Finders Keepers has plenty of connections with Mr. Mercedes—among other things, Pete’s father is one of the surviving victims of the Mercedes Killer from the first book, and Pete uses Rothstein’s money to secretly keep his family afloat during his father’s long, painful recovery. And eventually, Mr. Mercedes protagonist Bill Hodges, a retired cop and now a private investigator, gets involved in the long-cold Rothstein case. But this isn’t really Bill’s book; it spends far more time with Morris and Pete, originally two young men with a lot in common, as Rothstein sparks a love of literature in both of them, and draws them both into trouble. The novel also has more than a little in common with King’s recent Doctor Sleep, his disappointing sequel to The Shining, which spends the whole book setting up a big battle that never looks like the antagonists might come close to winning. At 59, freshly released from prison into an unfamiliar world, and lacking any particular talent or knowledge, Morris seems like a relatively minimal threat. The real question that hangs tantalizingly over the story is who will wind up with the unpublished Rothstein notebooks, which complete the Jimmy Gold cycle so perfectly that it’s an open question why Rothstein hid them away in the first place.

King’s refusal to even significantly address that question is one of Finders Keepers’ biggest disappointments, not because it’s crucial to the story he tells, but because it’s crucial to making it something more than a string of elaborate character-building exercises leading to a throwdown. Morris and Pete are both well drawn, familiar King types—the stymied, crazy obsessive and the innocent naïf just starting to wake up to the realities of the world—but their story lacks the deeper, more resonant themes of a book like Misery, which is openly about more than whether one hapless author will survive one possessive fan. Misery is a painfully personal book about creativity and survival, touching on King’s feelings about his writing drawing him out of a bad place in his life. Finders Keepers misses a chance at a similarly larger scope by dodging issues of Rothstein’s intentions and whether the world has any obligation to honor them. His unpublished works are, apparently, wonderful, and crucial to a series that without them, communicates exactly the opposite of what he intended to say about life. Amid all the detail about Morris’ sketchy past and awful mother, and about Bill Hodges’ new diet and new lease on life, and about Pete’s discovery of literature and subsequent schoolwork, King skimps both on Rothstein’s perspective, and on any significant questions the characters would naturally have about it. Where his notebooks should represent a larger story about who owns art, they’re mostly just a generic MacGuffin.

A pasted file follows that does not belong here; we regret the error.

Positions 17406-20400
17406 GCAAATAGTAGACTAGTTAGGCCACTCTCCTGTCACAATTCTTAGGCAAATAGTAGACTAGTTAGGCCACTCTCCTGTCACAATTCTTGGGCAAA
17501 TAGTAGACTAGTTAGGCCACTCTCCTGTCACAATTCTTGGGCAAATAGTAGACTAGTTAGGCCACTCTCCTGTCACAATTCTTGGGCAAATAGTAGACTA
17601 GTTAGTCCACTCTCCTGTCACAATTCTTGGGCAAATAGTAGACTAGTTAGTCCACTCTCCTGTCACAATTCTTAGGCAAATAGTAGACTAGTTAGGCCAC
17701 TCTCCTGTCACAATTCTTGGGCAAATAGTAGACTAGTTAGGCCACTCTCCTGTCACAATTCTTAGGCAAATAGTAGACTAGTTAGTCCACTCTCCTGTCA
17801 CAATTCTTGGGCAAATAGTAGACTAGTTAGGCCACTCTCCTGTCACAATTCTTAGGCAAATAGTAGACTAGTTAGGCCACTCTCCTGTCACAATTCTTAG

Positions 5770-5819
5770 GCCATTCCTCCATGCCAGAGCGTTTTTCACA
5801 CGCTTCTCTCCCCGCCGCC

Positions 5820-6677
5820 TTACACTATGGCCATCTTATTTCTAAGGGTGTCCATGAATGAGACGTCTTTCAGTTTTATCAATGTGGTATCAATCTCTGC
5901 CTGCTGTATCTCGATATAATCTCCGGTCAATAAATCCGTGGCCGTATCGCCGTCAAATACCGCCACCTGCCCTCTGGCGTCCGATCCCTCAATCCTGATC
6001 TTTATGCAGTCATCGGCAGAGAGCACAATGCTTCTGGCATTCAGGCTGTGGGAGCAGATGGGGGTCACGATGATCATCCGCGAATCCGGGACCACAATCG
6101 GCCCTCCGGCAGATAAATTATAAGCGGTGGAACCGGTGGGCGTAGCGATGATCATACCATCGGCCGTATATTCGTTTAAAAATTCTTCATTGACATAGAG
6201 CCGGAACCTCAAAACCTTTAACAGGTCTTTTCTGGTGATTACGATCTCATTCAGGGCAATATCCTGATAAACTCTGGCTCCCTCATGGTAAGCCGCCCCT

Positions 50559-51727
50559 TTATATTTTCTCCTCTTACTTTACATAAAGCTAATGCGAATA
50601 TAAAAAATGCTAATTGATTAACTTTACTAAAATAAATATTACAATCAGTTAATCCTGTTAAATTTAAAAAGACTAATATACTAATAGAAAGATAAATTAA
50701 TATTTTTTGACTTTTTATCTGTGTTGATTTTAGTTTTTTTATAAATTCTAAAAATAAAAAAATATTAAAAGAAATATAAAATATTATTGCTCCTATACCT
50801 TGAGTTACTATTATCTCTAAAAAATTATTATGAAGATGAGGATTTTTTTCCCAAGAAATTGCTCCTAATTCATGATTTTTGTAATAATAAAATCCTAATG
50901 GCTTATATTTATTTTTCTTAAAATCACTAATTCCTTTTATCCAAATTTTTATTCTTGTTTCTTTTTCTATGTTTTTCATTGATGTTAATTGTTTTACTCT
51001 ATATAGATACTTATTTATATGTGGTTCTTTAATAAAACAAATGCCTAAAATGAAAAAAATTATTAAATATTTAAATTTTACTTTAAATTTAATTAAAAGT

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That aside, there’s a little unnecessary bulk to Finders Keepers: In particular, the return of Bill’s neighbor Jerome, a black kid who still occasionally (though at least less often) talks in exclamation-point-filled slave patois. (“Dis here black boy goan tote dat barge an’ lift dat bale, Massa Hodges!”) But while the book packs in a few more characters than necessary, to the point where it starts to feel a bit like an Elmore Leonard novel, and comes across as more thoughtful and sprawling than lean and propulsive, it’s still well drawn and absorbing. While King doesn’t answer his own ownership questions, and only at the end summons up some of his old breathless tension over who will make it out alive, he finds a different source of discomfort throughout the book. The question he does answer: What happens to the Rothstein notebooks, and who gets to read them. It isn’t a big question, but it’s a personal issue for every reader who’s had a close, personal relationship with an author’s work, and felt a pang when the supply runs out. In that one way, avaricious murderer Morris Bellamy may be more relatable than his wide-eyed, innocent teenage prey.